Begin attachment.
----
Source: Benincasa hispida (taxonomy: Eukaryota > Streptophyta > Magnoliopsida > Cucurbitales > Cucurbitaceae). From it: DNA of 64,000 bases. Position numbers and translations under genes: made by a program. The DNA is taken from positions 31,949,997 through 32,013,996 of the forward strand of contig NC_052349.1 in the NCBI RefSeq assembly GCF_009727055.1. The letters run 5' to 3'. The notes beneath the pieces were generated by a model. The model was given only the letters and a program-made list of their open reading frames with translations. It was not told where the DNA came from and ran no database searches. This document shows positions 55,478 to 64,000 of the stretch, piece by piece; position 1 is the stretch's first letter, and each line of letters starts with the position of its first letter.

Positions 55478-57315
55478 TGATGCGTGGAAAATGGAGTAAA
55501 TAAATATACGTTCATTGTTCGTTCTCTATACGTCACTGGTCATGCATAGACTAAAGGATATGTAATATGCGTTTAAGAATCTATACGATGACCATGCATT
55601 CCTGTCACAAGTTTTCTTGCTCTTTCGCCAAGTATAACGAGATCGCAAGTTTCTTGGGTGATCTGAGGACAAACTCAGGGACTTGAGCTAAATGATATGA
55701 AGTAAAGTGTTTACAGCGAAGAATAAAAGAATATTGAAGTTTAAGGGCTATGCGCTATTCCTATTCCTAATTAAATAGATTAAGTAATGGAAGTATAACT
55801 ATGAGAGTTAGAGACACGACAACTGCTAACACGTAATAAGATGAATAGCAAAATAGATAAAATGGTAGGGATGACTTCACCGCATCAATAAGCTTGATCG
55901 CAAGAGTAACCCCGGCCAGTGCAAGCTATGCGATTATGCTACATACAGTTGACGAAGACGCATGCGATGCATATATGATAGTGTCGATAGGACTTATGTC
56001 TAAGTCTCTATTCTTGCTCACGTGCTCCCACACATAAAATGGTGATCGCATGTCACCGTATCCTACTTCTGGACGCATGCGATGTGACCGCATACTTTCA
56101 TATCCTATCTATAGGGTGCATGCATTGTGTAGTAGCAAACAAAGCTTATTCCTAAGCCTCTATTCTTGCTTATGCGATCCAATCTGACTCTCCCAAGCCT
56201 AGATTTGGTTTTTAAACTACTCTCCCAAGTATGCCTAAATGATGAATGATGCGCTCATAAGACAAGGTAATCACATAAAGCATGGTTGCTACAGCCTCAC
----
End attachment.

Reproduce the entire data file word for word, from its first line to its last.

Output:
Source: Benincasa hispida (taxonomy: Eukaryota > Streptophyta > Magnoliopsida > Cucurbitales > Cucurbitaceae). From it: DNA of 64,000 bases. Position numbers and translations under genes: made by a program. The DNA is taken from positions 31,949,997 through 32,013,996 of the forward strand of contig NC_052349.1 in the NCBI RefSeq assembly GCF_009727055.1. The letters run 5' to 3'. The notes beneath the pieces were generated by a model. The model was given only the letters and a program-made list of their open reading frames with translations. It was not told where the DNA came from and ran no database searches. This document shows positions 55,478 to 64,000 of the stretch, piece by piece; position 1 is the stretch's first letter, and each line of letters starts with the position of its first letter.

Positions 55478-57315
55478 TGATGCGTGGAAAATGGAGTAAA
55501 TAAATATACGTTCATTGTTCGTTCTCTATACGTCACTGGTCATGCATAGACTAAAGGATATGTAATATGCGTTTAAGAATCTATACGATGACCATGCATT
55601 CCTGTCACAAGTTTTCTTGCTCTTTCGCCAAGTATAACGAGATCGCAAGTTTCTTGGGTGATCTGAGGACAAACTCAGGGACTTGAGCTAAATGATATGA
55701 AGTAAAGTGTTTACAGCGAAGAATAAAAGAATATTGAAGTTTAAGGGCTATGCGCTATTCCTATTCCTAATTAAATAGATTAAGTAATGGAAGTATAACT
55801 ATGAGAGTTAGAGACACGACAACTGCTAACACGTAATAAGATGAATAGCAAAATAGATAAAATGGTAGGGATGACTTCACCGCATCAATAAGCTTGATCG
55901 CAAGAGTAACCCCGGCCAGTGCAAGCTATGCGATTATGCTACATACAGTTGACGAAGACGCATGCGATGCATATATGATAGTGTCGATAGGACTTATGTC
56001 TAAGTCTCTATTCTTGCTCACGTGCTCCCACACATAAAATGGTGATCGCATGTCACCGTATCCTACTTCTGGACGCATGCGATGTGACCGCATACTTTCA
56101 TATCCTATCTATAGGGTGCATGCATTGTGTAGTAGCAAACAAAGCTTATTCCTAAGCCTCTATTCTTGCTTATGCGATCCAATCTGACTCTCCCAAGCCT
56201 AGATTTGGTTTTTAAACTACTCTCCCAAGTATGCCTAAATGATGAATGATGCGCTCATAAGACAAGGTAATCACATAAAGCATGGTTGCTACAGCCTCAC